A protester raises her hands in the street as police use tear gas to try to take control of the scene near a Ferguson Police Department squad car after protesters lit it on fire on Tuesday, Nov. 25, 2014, in the wake of the grand jury decision not to indict officer Darren Wilson in the shooting death of Ferguson, Mo., teen Michael Brown. (Anthony Souffle/Chicago Tribune/TNS)


Looking back on Ferguson

November 26, 2016

As I look back on August 2014, two thoughts rise in my mind: “Hands up, don’t shoot” and the body of 18-year-old Michael Brown resting in the middle of Canfield Drive for over four hours.

Last September I was fortunate enough to attend the St. Louis Press Club conference “Ferguson: Reporting in Chaos, Finding Context” at Saint Louis Public Radio Studios (KWMU). Being able to hear from many of the people who covered Ferguson events, gave me a new perspectives on the unrest. From watching the live footage created by David Carson of the Saint Louis  Post-Dispatch, to hearing Bradley Rayford, freelance photographer, during the panel discussion say, “There’s a personal sacrifice that comes with journalism,” whether that be your emotions or your opinion, in journalism there is always something given up.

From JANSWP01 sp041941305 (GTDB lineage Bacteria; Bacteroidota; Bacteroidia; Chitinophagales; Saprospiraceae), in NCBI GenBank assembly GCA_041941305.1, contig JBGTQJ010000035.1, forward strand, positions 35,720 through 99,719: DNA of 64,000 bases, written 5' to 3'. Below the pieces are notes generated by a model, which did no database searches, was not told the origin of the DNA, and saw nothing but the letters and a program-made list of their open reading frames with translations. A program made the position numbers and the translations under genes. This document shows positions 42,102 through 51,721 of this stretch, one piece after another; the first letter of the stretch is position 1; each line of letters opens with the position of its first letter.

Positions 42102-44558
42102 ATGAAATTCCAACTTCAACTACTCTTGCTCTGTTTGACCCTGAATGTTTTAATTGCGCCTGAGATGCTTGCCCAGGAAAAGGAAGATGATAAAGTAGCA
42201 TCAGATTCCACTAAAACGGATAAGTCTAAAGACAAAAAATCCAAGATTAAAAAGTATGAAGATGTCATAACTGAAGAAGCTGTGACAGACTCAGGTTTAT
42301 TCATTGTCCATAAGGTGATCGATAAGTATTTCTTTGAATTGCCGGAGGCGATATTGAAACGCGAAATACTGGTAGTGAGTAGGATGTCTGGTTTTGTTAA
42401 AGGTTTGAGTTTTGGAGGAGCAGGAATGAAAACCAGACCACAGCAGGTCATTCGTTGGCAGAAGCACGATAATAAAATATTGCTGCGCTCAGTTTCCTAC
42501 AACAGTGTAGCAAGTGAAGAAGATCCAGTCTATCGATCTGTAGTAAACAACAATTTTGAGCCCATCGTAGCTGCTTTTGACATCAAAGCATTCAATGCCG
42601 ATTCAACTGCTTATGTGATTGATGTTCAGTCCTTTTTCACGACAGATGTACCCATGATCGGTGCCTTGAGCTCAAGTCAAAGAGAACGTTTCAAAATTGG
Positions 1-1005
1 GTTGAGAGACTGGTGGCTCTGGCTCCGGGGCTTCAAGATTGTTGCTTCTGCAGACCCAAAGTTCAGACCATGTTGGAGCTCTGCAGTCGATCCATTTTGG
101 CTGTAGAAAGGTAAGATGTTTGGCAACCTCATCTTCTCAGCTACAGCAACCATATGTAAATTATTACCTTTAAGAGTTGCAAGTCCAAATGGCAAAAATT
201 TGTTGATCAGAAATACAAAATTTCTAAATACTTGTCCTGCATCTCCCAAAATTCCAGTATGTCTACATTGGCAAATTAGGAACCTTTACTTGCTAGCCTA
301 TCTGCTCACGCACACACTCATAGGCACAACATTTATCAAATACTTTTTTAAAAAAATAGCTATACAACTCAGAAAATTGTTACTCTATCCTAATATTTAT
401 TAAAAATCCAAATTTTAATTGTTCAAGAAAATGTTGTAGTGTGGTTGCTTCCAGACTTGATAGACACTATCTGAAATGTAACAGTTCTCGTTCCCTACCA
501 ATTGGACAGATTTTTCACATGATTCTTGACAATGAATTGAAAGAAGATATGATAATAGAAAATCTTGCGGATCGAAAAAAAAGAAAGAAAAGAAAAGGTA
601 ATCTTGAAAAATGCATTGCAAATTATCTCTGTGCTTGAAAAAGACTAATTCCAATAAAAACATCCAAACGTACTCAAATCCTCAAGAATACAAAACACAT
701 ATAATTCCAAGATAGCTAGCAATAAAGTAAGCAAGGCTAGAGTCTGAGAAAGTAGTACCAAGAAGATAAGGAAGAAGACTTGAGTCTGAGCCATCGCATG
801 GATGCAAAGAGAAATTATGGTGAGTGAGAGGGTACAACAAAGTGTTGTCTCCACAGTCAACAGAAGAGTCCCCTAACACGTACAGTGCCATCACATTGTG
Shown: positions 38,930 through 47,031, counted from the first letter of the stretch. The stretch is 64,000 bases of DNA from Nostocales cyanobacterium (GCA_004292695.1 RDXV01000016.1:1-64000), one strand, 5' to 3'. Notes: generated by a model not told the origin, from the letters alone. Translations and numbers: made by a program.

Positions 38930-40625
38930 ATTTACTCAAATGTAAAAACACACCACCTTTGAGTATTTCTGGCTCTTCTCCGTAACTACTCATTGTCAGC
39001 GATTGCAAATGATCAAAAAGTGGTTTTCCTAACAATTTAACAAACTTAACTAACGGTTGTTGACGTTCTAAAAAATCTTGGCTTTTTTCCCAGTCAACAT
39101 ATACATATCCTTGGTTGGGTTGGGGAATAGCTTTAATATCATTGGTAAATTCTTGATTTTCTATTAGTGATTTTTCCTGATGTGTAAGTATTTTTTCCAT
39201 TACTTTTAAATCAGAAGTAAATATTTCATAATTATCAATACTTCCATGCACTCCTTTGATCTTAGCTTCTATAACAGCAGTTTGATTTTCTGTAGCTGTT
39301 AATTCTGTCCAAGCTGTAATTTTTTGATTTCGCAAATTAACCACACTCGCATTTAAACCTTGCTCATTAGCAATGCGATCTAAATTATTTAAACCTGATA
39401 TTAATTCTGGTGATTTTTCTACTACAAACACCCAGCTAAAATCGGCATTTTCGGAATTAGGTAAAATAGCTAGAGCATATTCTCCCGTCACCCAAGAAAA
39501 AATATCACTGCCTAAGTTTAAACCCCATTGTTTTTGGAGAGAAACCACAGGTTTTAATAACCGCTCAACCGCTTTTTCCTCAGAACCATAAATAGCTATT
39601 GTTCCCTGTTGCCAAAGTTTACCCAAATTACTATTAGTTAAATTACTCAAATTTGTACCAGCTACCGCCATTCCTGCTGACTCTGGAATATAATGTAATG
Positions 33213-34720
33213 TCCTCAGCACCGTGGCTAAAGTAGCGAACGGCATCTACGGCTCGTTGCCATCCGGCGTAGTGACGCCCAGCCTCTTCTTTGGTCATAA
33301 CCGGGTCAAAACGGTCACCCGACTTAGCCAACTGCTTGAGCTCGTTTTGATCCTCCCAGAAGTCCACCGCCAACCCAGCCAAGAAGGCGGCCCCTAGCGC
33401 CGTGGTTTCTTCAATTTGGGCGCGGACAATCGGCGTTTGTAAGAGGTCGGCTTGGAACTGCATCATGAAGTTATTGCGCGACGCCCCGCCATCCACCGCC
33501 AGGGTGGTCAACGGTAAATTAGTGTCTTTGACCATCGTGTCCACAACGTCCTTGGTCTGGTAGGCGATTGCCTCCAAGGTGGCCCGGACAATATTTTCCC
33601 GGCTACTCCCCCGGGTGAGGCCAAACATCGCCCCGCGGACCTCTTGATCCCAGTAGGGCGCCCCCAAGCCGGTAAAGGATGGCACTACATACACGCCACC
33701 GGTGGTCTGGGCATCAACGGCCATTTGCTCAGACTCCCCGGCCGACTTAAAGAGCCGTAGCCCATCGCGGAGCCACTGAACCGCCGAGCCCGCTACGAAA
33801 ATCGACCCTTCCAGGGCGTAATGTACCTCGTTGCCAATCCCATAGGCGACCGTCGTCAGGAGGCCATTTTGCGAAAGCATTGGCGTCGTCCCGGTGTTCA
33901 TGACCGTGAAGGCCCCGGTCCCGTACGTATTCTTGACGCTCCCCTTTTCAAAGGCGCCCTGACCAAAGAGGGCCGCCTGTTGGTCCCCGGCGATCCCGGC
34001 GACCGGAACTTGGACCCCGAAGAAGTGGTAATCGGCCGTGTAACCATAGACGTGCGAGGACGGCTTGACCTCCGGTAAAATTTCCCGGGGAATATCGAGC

In regards to the Ferguson unrest, reporting was not time sensitive whatsoever. According to Carson, the initial thought behind the shooting of Michael Brown was that the story would only last a week or two. However, local and national journalists dedicated their time to this story for up to six months. The events that occurred in Ferguson are not about the journalists at all. It is about how tragedy can impact not only the heart and soul of a community, but the world along with it. I remember watching the news every night and seeing hundreds of people protesting in Times Square and marching in downtown Los Angeles. Even when a disaster strikes close to home, the impact of it travels so much farther.

While reporting in Ferguson may not have been usual for journalists residing in St. Louis, the impact of it has made my mind wander about the future. Will the shooting of Michael Brown be taught to the next generation of children? Is it possible that years from now people will look back and say to themselves, “I know exactly where I was the moment I found out?” I can’t say I have an answer to these questions, but after attending the conference I believe we all will take away something from the unrest. For me, that’s having the ability to recall exactly where I was on August 9, 2014.

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